Print Friendly, PDF & Email

Finding Fantasy in the Everyday 

By Wendy Tyson

In J.D. Horn’s newest novel, THE KING OF BONES AND ASHES, magic is seeping from the world and witches are losing their power. That is, except for Alice Marin, a young witch whose magic seems to be stronger than ever. Alice’s family committed her to a secret asylum for emotionally-disturbed witches, and, recently freed, Alice returns to New Orleans to find her family in turmoil. While other witches joust for power in magic’s waning days, Alice is determined to unearth the truth behind a series of witch disappearances.

Booklist said of THE KING OF BONES AND ASHES, “Palpable descriptions of magic both enchant and disturb…Horn expertly weaves disparate story lines into a breathless, enthralling ending.” Indeed, the book is a beguiling foray into the supernatural, but with realistic undertones—what Horn calls near-reality fantasy. “As works like The Martian and Nexus represent near-future science fiction,” Horn says, “THE KING OF BONES AND ASHES offers ‘near-reality’ fantasy that doesn’t shy away from current social and political issues, addressing them both through metaphor and directly.”

Horn’s fantasy is grounded in the everyday. According to Horn, “Real-world social, political, and economic factors aren’t glossed over, but instead act as the underpinning of the story’s setting, theme, and even mood.” Despite the rich, other-worldly elements, Horn’s setting will feel familiar to most readers, a place they can envision themselves hanging out, going to a gym or café or office without ever noticing the darkness that lurks beneath the surface. There are no vampire mafias or shapeshifter gang rumbles making the six o’clock news in his novels. And while Horn enjoys books with vampire mafias and shapeshifter gangs, that’s not what he writes. “My books tend to be quieter, more psychological thriller than action thriller. I like keeping the occult hidden.”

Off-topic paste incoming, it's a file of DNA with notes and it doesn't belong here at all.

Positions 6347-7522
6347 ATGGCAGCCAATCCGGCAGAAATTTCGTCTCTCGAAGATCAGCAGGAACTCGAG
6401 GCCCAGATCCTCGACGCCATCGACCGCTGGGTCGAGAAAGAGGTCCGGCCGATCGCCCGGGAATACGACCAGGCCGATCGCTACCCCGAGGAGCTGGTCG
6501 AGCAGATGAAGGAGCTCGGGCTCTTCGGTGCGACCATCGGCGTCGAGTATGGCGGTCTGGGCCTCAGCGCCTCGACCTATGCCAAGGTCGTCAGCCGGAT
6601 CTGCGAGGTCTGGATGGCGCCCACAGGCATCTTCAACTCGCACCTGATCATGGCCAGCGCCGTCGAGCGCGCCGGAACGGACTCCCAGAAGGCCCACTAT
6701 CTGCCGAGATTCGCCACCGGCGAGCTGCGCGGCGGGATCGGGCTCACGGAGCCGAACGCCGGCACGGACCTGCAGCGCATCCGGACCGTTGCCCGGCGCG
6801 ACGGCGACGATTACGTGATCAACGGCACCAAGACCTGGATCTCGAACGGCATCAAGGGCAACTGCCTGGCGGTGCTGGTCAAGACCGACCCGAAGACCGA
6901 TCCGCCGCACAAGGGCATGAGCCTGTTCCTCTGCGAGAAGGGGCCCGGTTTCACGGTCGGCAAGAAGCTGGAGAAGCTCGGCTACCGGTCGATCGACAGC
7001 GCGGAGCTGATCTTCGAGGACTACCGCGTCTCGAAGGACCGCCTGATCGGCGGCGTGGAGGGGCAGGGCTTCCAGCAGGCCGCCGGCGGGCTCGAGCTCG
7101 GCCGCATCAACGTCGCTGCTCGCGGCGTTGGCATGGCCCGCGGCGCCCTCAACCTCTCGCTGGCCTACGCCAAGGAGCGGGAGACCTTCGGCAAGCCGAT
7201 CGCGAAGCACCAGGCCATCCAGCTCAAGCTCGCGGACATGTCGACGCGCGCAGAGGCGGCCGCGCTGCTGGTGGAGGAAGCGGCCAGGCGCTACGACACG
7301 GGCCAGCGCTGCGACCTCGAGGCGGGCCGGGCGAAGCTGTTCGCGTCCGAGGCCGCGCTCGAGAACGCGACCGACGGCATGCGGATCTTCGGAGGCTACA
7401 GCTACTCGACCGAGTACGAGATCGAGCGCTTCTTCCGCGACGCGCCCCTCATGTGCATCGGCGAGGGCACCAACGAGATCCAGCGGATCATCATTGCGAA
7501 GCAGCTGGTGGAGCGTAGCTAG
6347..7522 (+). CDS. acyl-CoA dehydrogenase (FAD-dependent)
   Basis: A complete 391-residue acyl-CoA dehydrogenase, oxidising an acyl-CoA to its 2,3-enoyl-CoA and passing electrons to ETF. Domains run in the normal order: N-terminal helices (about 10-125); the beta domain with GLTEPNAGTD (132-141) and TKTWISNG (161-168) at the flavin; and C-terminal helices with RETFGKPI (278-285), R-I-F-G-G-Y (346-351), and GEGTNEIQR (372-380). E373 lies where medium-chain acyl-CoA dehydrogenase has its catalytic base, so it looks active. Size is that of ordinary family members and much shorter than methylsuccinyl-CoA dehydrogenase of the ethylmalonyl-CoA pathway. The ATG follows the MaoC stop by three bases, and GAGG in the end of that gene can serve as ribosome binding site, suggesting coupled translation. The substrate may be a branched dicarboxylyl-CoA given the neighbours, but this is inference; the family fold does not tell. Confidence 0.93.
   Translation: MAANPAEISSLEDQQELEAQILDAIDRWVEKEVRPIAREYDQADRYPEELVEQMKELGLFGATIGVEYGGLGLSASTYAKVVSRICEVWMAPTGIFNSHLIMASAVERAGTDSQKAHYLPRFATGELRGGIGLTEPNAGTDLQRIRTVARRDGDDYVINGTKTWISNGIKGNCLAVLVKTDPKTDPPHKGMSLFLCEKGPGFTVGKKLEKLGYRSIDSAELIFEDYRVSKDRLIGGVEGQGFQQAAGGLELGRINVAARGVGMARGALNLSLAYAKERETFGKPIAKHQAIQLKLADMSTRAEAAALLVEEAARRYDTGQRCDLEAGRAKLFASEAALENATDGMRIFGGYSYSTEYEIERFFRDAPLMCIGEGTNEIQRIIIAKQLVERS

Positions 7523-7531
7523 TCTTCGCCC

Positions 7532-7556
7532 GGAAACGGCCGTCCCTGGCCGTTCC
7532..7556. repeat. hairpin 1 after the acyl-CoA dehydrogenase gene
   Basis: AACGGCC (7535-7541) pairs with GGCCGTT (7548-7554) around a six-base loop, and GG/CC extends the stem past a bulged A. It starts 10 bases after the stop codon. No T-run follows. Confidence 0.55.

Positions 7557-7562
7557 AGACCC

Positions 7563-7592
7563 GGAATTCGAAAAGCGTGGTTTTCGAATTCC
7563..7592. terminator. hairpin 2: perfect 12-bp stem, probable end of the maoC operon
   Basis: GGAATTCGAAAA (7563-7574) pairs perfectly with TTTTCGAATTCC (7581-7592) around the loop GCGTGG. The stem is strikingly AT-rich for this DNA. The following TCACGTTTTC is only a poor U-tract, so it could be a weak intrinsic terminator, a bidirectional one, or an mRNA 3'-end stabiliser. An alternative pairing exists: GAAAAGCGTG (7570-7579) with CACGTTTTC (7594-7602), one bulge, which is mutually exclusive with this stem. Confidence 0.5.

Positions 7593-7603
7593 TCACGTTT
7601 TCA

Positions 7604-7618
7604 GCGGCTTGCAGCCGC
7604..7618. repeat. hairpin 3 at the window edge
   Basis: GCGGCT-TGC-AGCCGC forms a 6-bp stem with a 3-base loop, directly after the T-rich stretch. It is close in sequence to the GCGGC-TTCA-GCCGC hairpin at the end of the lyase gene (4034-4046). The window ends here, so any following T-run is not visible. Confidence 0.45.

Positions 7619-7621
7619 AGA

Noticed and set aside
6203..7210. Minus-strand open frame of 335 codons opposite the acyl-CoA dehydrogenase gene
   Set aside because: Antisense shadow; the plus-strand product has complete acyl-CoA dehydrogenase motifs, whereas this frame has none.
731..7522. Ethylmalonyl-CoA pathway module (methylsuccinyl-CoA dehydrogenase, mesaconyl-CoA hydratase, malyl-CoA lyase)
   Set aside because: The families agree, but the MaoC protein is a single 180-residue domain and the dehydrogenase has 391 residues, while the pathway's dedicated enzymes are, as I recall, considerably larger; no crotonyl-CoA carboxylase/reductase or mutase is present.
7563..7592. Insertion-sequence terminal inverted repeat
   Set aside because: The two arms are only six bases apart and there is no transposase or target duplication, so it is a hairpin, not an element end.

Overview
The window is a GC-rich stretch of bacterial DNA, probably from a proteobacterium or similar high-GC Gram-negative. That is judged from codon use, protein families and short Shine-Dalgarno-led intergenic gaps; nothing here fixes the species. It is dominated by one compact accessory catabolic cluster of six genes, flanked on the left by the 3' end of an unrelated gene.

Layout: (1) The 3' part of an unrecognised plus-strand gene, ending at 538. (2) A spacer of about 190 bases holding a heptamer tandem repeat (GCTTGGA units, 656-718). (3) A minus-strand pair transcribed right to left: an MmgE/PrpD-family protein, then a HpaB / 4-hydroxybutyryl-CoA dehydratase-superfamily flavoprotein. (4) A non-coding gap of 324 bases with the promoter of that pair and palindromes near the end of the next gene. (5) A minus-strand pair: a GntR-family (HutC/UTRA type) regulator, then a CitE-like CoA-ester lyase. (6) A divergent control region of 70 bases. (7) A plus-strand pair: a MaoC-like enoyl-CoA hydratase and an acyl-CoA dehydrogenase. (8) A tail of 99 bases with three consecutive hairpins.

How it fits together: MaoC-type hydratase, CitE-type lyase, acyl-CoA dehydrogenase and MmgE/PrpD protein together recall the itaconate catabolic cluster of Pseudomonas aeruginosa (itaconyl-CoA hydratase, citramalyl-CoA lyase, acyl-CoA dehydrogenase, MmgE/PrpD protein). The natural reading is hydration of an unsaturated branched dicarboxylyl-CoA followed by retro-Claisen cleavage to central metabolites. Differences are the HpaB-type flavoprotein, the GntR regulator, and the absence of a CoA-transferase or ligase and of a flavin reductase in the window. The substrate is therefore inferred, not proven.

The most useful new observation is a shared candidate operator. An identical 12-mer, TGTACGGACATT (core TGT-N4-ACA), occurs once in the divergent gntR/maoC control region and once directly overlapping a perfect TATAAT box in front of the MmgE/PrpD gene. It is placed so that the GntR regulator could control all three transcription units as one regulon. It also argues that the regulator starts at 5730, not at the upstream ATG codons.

Part of the wide appeal of Horn’s novels is his attention to setting, so well-drawn that setting becomes a central character. Although Horn has lived in a number of locales, including California, Oregon, France, and Japan, he’s originally from Tennessee and it’s his roots in the American Southeast that most shape and inform his writing. “My wanderlust has affected my fiction,” Horn says, “but in an inverse way to what you might expect. My fiction tends to focus heavily on the Southeast, the region where I was raised. Rather than seeing the characteristics of the places I’ve lived and visited since creep into my writing, my travels have given me the emotional distance I needed to process my experiences of growing up in the rural South, to some degree to romanticize them, and to take inspiration from them. If anything, one of my writing goals is to move my regional focus away from the Southeast, and see, no pun intended, where that shift might take my fiction.”

Weaving real-life locales into supernatural fiction takes imagination and research. Horn studies the history, geography, and geology of a locale when writing his novels. He believes local news and folklore—especially ghost stories—reveal a lot about a region’s character. “I start with the stories the locals tell about themselves and their home. I work with the setting as I would any other character, letting its intrinsic characteristics shape the narrative. Sometimes serendipity intervenes.” For New Orleans, Horn incorporated an unintended consequence of the Old River Control Structure that prevents the Mississippi from shifting course. Horn says he used the consequence as a metaphor for the cause of magic’s demise. But sometimes the physical elements of a locale also come into play. Horn explains, “The layout of the original city provides—somewhat à la Dan Brown—a major plot point.”